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To deny rights recognized for persons with disabilities would be plainly ultravires the RPwD Act: SC

To deny the rights and entitlements recognized for persons with disabilities on the ground that they do not fulfil a benchmark disability would be plainly ultra vires the RPwD Act 2016

To think that persons with disabilities who do not have a benchmark disability but nonetheless request access to a scribe, as a class, have the objective of gaming the system is to misunderstand their aspiration, to stamp them with a badge of cheaters and to deprive them of their lawful entitlements. The system may be vulnerable to being gamed by able-bodied persons, however, it is the persons with disabilities who are being asked to bear the cost of maintaining the purity of the competitive examinations by giving up their legal entitlements on the presumption that there is a possibility of misuse. (Para 63)

Vikash Kumar V/s Union Public Service Commission & Ors.

Civil Appeal No. 273 of 2021 Special Leave Petition (C) No. 1882 of 2021

Decided on 11th February, 2021

Counsel for the Appellants: Mr Rajan Mani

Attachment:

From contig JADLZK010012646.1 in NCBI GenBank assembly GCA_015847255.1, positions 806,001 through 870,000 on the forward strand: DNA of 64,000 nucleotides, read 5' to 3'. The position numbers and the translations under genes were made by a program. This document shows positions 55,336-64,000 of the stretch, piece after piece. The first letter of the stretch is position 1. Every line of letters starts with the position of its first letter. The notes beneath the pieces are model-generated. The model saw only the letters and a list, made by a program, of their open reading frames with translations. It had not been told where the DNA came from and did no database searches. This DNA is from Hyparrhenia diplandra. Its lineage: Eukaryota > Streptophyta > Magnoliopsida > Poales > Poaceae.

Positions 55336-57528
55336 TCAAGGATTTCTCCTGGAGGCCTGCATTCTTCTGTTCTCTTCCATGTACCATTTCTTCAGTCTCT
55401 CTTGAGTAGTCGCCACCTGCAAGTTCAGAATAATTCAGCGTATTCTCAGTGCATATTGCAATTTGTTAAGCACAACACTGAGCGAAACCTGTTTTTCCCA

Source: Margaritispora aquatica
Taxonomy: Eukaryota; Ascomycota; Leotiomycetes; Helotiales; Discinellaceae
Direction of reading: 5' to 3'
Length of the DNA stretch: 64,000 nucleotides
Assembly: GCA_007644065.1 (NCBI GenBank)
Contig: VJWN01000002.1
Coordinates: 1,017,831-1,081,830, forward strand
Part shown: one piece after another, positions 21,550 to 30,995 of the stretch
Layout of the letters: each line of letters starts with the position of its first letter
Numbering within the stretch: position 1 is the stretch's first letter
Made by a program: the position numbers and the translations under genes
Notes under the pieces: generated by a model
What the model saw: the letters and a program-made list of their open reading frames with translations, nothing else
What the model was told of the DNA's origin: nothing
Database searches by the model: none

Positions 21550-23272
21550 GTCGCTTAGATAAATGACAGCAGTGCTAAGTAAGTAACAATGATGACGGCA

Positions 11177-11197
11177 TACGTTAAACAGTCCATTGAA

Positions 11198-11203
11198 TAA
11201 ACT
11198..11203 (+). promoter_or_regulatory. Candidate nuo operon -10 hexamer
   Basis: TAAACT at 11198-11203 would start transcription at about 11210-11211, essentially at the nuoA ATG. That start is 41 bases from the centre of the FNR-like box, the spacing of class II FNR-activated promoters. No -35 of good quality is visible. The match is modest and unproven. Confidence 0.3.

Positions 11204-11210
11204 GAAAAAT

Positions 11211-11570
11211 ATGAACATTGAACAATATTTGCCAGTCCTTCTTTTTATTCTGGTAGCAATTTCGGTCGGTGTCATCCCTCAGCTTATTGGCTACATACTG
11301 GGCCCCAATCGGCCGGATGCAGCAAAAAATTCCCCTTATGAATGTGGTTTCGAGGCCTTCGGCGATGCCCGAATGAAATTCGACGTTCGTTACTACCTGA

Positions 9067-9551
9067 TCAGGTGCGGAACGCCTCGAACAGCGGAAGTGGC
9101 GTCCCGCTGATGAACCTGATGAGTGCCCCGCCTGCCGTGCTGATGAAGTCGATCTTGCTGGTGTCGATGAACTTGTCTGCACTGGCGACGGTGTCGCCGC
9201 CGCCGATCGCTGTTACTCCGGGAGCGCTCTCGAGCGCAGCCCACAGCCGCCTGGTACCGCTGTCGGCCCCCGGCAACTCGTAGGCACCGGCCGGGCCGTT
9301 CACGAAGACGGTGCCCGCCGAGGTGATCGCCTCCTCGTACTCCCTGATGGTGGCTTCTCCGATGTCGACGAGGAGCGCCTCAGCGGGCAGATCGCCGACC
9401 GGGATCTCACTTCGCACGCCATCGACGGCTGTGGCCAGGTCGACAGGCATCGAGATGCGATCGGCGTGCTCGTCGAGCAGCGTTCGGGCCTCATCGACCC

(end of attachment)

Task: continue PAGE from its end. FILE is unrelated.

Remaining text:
Counsel for the Respondents: Ms Madhavi Divan

A Three Judge bench of the Supreme Court consisting of Justice Dhananjaya Y Chandrachud, Justice Indira Banerjee and Justice Sanjiv Khanna allowed the Appellant’s appeal of providing him with a scribe for the Civil Services Exams.

The appellant has a disability in the form of dysgraphia, commonly known as a Writer’s Cramp Intending to pursue a career in the civil services, he appeared in 2017 for the Civil Services Examination (CSE). In the online application form for CSE 2017, the appellant declared himself to be a person with locomotor disability to avail the services of a scribe. Union Public Services Commission (UPSC), by its letter dated 15 March 2018, rejected the request on the ground that a scribe could be provided only to blind candidates and candidates with locomotor disability or cerebral palsy with an impairment of at least 40% and the appellant did not meet this criterion.